NO LOOSE CIGARS — Prohibits the sale of cigars in packages of less than five.

NO SMOKING NEAR BUILDINGS — Prohibits smoking outside within 25 feet of a building and fines offenders up to $100.

ALLOW SMOKING ONLY IN ONE-FAMILY HOMES — Bans smoking in all residences except detached one-family homes.

QUIT SMOKING PRODUCTS — Requires all health insurance policies to cover smoking cessation programs, including use of a nicotine patch and counseling sessions.

NONSMOKING PUBLIC HOUSING — Requires housing authorities to provide for nonsmoking buildings in multibuilding housing for the elderly. Non-smoking floors would be required in a single elderly-housing facility.


“The size of the scheduled rate increase is so high because business blindly and automatically whined and begged for rate freezes in good times and were handed hundreds of millions and probably billions of dollars by the elected leaders who deliver ill-advised rate freezes year after year.”

AFL-CIO President Robert Haynes commenting on Senate approval of the measure freezing the unemployment tax paid by employers at 2010 levels rather than letting it climb by $233 per worker.

“I prefer to put my trust into the hands of the voters rather than the appeals process … We’ve already won this seat once; we’re not about to give it up.”

Republican candidate Peter Durant on his decision not to appeal a court ruling that declared a tie in his race for the 6th Worcester House District against Democratic incumbent Rep. Geraldo Alicea, D-Charlton. Durant originally was declared the winner by one vote. The House last week set a date of May 10 for a special election.

“I don’t have any plan or interest in running for anything else other than the governor of Massachusetts.”

Gov. Deval Patrick on criticism that he is trying to raise his national profile with an upcoming trade commission and book tour when his new autobiography is released.

“It is an honor and a privilege to be here speaking for the first time. Nervous but I know I don’t sound nervous.”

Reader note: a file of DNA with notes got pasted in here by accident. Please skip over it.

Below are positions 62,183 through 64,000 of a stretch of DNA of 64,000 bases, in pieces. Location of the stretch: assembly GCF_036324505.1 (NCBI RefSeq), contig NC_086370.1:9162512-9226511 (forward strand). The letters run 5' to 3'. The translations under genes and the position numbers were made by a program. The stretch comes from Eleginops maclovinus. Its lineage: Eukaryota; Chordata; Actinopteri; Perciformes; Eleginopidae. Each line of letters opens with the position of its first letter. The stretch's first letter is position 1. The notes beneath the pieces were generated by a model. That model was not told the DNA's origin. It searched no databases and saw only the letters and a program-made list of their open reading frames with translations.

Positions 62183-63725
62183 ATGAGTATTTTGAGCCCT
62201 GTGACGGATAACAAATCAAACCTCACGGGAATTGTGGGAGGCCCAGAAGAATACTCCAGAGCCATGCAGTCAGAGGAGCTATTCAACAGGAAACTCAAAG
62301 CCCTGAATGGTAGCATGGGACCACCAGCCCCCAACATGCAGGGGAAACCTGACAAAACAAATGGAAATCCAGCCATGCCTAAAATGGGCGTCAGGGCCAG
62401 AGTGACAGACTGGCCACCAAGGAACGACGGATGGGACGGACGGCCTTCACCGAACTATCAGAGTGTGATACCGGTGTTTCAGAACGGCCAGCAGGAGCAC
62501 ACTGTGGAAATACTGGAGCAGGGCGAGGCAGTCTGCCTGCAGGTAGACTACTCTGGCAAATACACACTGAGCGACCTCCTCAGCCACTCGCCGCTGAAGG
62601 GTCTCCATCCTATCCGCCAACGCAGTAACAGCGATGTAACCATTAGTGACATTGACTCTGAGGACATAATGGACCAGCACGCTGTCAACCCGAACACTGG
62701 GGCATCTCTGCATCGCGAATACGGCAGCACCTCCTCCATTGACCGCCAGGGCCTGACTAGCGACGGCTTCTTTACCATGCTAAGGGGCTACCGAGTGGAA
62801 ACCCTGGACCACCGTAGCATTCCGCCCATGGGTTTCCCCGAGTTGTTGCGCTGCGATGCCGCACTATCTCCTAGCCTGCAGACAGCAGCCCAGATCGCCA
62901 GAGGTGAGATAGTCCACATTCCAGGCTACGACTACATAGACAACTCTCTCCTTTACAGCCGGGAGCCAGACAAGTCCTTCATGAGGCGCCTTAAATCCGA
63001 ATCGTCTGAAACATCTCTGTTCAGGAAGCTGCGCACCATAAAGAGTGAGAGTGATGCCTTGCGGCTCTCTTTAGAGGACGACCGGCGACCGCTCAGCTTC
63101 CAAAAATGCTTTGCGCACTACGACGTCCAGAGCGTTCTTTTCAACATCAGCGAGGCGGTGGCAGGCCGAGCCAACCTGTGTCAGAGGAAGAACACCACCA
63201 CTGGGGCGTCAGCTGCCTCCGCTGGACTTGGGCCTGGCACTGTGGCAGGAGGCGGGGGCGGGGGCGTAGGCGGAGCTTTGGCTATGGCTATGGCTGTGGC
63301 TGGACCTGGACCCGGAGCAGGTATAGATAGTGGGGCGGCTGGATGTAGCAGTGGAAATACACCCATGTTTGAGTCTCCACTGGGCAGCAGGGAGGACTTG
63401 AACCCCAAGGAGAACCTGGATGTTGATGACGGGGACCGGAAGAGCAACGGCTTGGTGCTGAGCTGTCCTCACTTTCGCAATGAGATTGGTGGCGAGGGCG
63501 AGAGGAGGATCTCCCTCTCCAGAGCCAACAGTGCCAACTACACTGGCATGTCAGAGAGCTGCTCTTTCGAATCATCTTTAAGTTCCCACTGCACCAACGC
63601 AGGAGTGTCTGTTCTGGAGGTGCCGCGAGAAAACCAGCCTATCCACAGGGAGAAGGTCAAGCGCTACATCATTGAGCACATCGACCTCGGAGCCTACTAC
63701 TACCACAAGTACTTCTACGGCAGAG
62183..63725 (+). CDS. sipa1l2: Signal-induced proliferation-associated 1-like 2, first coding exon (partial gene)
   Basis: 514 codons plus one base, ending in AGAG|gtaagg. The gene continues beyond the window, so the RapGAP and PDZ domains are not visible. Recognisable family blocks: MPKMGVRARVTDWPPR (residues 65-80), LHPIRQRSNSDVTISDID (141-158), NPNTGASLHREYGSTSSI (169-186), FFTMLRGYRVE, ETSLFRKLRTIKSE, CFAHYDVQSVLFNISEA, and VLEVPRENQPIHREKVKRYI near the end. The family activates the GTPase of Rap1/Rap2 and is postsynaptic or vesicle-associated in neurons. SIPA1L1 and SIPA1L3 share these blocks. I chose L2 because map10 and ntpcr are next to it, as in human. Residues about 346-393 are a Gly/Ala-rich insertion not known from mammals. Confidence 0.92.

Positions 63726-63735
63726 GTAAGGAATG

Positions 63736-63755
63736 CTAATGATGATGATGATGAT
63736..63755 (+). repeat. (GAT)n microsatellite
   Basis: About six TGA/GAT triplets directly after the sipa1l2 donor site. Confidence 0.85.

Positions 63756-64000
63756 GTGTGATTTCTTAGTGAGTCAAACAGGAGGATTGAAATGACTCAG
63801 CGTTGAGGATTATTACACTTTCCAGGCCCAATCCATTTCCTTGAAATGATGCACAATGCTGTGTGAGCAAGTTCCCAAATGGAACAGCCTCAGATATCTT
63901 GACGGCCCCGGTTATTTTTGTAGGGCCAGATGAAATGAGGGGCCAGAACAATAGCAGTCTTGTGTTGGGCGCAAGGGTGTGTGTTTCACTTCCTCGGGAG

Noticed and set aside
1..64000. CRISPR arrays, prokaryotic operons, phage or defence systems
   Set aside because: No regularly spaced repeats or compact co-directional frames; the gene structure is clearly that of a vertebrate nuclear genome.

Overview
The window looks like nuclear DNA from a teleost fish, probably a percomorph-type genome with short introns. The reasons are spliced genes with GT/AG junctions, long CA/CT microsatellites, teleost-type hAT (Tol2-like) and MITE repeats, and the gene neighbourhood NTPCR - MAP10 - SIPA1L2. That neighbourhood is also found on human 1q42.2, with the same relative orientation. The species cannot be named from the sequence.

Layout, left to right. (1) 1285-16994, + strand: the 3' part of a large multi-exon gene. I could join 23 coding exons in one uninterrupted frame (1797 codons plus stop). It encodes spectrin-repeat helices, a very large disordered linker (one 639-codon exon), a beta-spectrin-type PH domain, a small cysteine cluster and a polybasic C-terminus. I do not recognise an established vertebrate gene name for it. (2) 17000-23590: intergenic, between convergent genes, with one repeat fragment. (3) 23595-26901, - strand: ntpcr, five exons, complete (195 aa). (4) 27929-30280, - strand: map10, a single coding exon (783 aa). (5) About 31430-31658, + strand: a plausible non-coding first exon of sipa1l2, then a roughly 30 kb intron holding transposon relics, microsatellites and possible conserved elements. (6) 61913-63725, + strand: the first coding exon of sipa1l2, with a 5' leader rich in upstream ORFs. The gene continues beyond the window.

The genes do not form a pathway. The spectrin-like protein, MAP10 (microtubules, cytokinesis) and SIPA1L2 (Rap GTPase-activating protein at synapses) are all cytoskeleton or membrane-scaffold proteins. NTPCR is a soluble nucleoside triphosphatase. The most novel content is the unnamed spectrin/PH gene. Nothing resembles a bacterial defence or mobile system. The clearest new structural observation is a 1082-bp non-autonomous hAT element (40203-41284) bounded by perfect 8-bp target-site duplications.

Newly-elected Sen. Daniel Wolf, D-Harwich, at the beginning of his maiden speech on the Senate floor.

“I think I’ve fulfilled my duties as the vice-chair of Ways and Means now in terms of recognizing the chairman.”

Sen. Steven Baddour, D-Methuen, after wishing Senate Ways and Means chairman Stephen Brewer, D-Barre, a happy birthday.

HOW LONG WAS LAST WEEK’S SESSION? Beacon Hill Roll Call tracks the length of time that the House and Senate were in session each week. Many legislators say that legislative sessions are only one aspect of the Legislature’s job and that a lot of important work is done outside of the House and Senate chambers. They note that their jobs also involve committee work, research, constituent work and other matters that are important to their districts. Critics say that the Legislature does not meet regularly or long enough to debate and vote in public view on the thousands of pieces of legislation that have been filed. They note that the infrequency and brief length of sessions are misguided and lead to irresponsible late night sessions and a mad rush to act on dozens of bills in the days immediately preceding the end of an annual session.

During the week of Feb.7-11, the House met for a total of 27 minutes while the Senate met for a total of two hours and 52 minutes.

Bob Katzen welcomes feedback at